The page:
Want to see this in action? When Britt, a Modsy client, moved her family and business across the country, she was determined to make the transition as smooth as possible. But an awkward shared living room/office area presented a major challenge. Her Modsy designer helped her create two distinct zones in her large-but-narrow space—and it’s now a space her whole family enjoys.
4. Don’t Be Afraid to Make Bigger Changes (But Have a Good Plan)
In a home of your own, you’re no longer confined to the rules of renting, with a landlord to answer to and a security deposit to worry about. So, nail that art to the wall! Repaint your bedroom! Add the wallpaper you always wanted!
Owning your own home means you can expand the scope of what’s possible in your decorating process. So, take some time to put your personal stamp on your new home. This could be as simple as a new coat of paint—which can completely change the look and feel of a room—or updating hardware throughout your home. But it can also mean taking on a larger project like tearing down a wall, redoing your kitchen, installing built-ins, or updating your flooring. How great is it that, if you’re itching to rip out the carpet and install hardwood floors, you can do it?!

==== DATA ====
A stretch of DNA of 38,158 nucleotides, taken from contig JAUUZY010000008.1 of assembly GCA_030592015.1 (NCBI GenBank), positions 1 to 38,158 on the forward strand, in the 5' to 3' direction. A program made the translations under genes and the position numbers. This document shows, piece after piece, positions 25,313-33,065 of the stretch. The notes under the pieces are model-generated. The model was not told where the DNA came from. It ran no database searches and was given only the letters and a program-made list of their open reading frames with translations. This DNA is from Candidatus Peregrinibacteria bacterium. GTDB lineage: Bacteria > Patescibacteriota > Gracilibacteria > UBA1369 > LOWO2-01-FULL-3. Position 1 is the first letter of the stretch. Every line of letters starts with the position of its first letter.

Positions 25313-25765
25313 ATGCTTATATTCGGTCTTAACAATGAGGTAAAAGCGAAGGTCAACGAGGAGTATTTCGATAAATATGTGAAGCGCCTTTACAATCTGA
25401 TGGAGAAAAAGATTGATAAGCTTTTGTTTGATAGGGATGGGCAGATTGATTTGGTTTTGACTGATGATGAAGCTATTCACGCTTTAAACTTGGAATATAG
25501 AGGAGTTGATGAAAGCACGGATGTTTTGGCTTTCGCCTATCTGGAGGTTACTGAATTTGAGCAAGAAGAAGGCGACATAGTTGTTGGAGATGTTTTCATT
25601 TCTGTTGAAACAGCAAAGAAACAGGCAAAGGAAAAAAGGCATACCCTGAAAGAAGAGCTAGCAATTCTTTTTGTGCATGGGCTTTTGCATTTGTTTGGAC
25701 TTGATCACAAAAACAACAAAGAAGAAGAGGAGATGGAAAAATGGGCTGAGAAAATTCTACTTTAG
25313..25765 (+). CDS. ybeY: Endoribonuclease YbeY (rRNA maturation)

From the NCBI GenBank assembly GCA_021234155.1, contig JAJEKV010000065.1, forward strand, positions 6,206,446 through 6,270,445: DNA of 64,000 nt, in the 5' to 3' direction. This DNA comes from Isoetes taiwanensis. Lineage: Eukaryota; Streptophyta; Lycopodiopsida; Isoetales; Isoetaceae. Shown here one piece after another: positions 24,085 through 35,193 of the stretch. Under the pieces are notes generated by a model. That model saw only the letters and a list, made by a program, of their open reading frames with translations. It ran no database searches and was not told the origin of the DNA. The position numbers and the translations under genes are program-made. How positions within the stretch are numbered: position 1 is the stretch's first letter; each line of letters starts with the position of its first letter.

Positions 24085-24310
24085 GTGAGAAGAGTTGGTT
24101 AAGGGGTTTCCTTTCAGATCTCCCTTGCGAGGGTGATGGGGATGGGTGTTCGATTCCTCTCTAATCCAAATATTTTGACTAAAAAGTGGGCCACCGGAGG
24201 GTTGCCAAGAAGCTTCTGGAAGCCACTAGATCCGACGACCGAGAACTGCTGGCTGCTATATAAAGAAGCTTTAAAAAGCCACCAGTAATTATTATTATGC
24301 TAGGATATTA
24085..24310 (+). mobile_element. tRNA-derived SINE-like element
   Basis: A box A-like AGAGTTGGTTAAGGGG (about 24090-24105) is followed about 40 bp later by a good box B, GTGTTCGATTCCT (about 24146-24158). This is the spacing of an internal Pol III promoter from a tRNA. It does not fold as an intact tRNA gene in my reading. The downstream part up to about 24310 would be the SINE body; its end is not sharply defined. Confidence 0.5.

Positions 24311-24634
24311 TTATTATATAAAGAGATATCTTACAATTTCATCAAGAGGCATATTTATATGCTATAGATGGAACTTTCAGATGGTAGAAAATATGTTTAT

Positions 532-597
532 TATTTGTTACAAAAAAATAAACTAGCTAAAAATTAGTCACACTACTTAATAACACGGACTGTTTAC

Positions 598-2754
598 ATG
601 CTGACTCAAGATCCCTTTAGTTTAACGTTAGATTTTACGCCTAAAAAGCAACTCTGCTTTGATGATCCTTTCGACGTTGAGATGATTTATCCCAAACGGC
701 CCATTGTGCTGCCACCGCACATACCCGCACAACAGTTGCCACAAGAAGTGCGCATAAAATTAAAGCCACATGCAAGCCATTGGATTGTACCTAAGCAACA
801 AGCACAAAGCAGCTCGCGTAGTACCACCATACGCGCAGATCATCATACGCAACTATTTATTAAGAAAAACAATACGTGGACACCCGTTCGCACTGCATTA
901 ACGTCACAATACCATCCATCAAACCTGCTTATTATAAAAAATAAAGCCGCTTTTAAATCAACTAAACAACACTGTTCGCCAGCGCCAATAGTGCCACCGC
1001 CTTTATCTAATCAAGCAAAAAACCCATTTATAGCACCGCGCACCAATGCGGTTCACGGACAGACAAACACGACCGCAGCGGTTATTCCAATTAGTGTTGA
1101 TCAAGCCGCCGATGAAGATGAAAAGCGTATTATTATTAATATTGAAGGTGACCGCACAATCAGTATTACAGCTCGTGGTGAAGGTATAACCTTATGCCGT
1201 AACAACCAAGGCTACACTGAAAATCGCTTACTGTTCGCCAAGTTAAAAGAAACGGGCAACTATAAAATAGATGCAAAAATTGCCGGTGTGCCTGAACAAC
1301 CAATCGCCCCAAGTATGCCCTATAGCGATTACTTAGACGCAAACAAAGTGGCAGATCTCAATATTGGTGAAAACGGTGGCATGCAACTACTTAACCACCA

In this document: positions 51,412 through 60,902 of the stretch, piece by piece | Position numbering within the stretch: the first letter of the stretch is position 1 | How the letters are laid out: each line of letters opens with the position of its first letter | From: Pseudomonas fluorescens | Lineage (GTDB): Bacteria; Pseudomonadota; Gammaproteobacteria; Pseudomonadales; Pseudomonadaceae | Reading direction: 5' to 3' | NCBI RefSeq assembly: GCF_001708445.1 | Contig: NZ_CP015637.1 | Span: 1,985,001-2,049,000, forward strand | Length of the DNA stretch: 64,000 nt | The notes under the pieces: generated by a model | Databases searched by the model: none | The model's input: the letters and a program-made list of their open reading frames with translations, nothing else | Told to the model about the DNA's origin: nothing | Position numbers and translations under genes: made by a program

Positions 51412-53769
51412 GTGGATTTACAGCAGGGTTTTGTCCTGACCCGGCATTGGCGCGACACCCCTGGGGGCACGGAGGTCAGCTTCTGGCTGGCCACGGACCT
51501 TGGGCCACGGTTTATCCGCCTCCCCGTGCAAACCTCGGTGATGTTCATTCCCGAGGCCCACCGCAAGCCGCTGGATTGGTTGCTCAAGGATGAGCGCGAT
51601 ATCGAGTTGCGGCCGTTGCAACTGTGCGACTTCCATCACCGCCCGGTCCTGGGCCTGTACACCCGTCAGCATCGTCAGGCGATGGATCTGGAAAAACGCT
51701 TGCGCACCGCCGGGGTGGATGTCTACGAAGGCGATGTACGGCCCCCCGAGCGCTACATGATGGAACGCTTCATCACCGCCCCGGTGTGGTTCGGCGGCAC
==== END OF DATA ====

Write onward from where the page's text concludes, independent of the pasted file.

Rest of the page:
Designer Tip: Before you jump full speed into demo day, good to have a plan. Need some help? Our expert renovation designers can help you visualize your remodel or structural changes in your home in 3D before you even pick up a sledgehammer.
5. Don’t Rush the Process
Ok, we know we just said that you can now officially make bigger changes to your home. But that being said, we’d also encourage you not to rush the process (with renovations or home design). Buying a new house provides an exciting opportunity to create a space that’s uniquely you. But too many new homeowners—in a desire to quickly settle in and make their home look “finished”—rush out and fill their home with furniture that they may not love after a year.